By Ikram Benzouine
By Ikram Benzouine
Rabat – “There is nothing beyond our first death, and we shall not be raised again,” – Surat Ad-Dukhan.
Poring over this Quranic verse repudiates whatever claim on human sempiternity. It further renounces that the world we create to quench our avaricious cravings is but a perishable game we choose to call “existence.”
Most of this world’s couturiers (i.e. humans) are predisposed to disremember that prettiness bleaches as time passes by; that plants etiolate as seasons alter; that every product they consume expires on a certain date; that every book they read has a final chapter; that every sentence they write has a full stop; that every day has a closure called ‘night’… These beings are so engrossed in feeding their greed that they are blinded to take in the fact that every beginning has an end… These souls are so worldly-minded that they refuse to remind themselves that they are destined to revisit the dimness they once knew as “birthzone,” and irrevocably rest [in peace] at a “burial chamber.”
The gluttonous nature of the human appetite makes death seem like a ludicrous ritual. To put it bluntly, Man witnesses the last gasp of myriad creatures almost everyday, yet he fails to define death or even imagine how his end could be like. Most claim that it is the mystery of that frightening moment of their termination that makes them obliterate the image of the dead world they will once join.
In Islam, however, death is an enjoyable soul journey especially for the true believers. The prophet (Peace Be Upon Him) said, “Live in this world as though you are a stranger or a traveler (passing through it),” [Sahih Muslim]. That is, humans are on a journey that is assuredly coming to an end. Muslims believe that they are born to die, and that every soul shall have a taste of death no matter what or who they are. For them, death is an inevitable destination.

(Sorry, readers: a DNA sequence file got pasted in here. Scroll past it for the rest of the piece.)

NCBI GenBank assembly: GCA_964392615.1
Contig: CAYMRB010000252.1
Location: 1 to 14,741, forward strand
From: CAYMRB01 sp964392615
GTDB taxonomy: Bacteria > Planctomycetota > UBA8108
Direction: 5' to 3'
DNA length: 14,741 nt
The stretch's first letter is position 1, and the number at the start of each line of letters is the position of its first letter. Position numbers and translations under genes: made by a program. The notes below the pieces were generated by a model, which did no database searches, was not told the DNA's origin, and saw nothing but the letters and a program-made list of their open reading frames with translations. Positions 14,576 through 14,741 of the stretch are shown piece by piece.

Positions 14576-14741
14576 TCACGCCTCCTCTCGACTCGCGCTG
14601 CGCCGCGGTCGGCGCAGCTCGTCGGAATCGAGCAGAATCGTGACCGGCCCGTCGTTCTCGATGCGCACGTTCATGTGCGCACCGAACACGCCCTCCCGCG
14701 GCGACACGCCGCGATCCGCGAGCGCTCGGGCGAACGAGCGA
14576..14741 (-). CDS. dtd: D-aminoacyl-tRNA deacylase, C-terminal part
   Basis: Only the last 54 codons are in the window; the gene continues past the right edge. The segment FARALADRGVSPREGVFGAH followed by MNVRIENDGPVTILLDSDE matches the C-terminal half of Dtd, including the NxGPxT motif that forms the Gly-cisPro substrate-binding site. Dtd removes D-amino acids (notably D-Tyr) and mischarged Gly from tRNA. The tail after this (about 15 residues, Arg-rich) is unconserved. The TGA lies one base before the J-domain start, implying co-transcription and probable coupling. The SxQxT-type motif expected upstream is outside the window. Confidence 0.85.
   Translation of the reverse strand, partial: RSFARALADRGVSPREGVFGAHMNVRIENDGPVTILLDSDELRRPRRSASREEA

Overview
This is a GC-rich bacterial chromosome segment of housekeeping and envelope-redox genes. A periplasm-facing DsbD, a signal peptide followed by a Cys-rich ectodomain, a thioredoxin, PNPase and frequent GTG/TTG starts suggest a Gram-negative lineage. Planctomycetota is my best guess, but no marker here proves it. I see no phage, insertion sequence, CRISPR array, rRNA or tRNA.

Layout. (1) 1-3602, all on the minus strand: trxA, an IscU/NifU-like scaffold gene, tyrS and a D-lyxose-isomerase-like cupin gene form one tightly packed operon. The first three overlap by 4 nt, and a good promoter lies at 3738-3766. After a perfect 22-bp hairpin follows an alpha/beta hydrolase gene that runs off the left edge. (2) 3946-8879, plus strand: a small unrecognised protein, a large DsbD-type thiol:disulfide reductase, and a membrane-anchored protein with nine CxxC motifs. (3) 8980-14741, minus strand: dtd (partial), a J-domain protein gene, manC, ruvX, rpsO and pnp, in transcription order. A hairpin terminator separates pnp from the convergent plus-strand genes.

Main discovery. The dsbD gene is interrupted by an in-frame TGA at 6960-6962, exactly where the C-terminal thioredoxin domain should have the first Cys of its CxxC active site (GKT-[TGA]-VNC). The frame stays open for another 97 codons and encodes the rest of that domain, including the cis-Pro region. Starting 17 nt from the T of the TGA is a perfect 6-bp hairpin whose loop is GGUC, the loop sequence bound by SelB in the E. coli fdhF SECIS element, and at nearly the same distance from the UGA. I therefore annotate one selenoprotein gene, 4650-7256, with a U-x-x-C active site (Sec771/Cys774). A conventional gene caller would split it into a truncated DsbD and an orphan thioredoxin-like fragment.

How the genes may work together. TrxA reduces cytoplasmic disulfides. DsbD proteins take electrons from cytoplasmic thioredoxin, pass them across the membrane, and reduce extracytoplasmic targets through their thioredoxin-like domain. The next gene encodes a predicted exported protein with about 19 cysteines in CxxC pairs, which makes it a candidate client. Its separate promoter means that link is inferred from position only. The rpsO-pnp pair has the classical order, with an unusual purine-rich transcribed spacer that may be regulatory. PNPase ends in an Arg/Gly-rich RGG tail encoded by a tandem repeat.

In fact, this is confirmed in the Quran many times. Allah (SWT) says in many Surah’s: “To us must your return.” He also says: “And indeed We created man (Adam) out of an extract of clay (water and earth). Thereafter We made him (the offspring of Adam) as a Nutfah (mixed drops of the male and female sexual discharge) (and lodged it) in a safe lodging (womb of the woman). Then We made the Nutfah into a clot (a piece of thick coagulated blood), then We made the clot into a little lump of flesh, then We made out of that little lump of flesh bones, then We clothed the bones with flesh, and then We brought it forth as another creation. So blessed be Allah, the Best of creators. After that, surely, you will die. Then (again), surely, you will be resurrected on the Day of Resurrection.” [Surah Al Mu’mineen] These verses and others more seek to remind Muslims that the journey of death begins in their mothers’ wombs.
Based on the above-stated Quranic verses, the very belief in God becomes meaningless if there is no life after death. Therefore, the human reconciliation with death necessitates that Man liberate himself from the luxurious life-chains, and eventually devote himself to worshiping his Creator. In fact, the belief in life after death not only guarantees success in the Hereafter, but also makes this world full of meaning by making individuals more responsible and dutiful in their activities.
Beyond the religious sphere, “life” and “death” cannot be defined separately from each other even in our lexical books of reference, i.e. dictionaries. “Life” is described as “A spiritual state regarded as a transcending of corporeal death.” whereas “death” is defined as “The act of dying; termination of life.” Humans, then, should perceive death in the same way they perceive life, because working for one’s end is but a chance of a lifetime.
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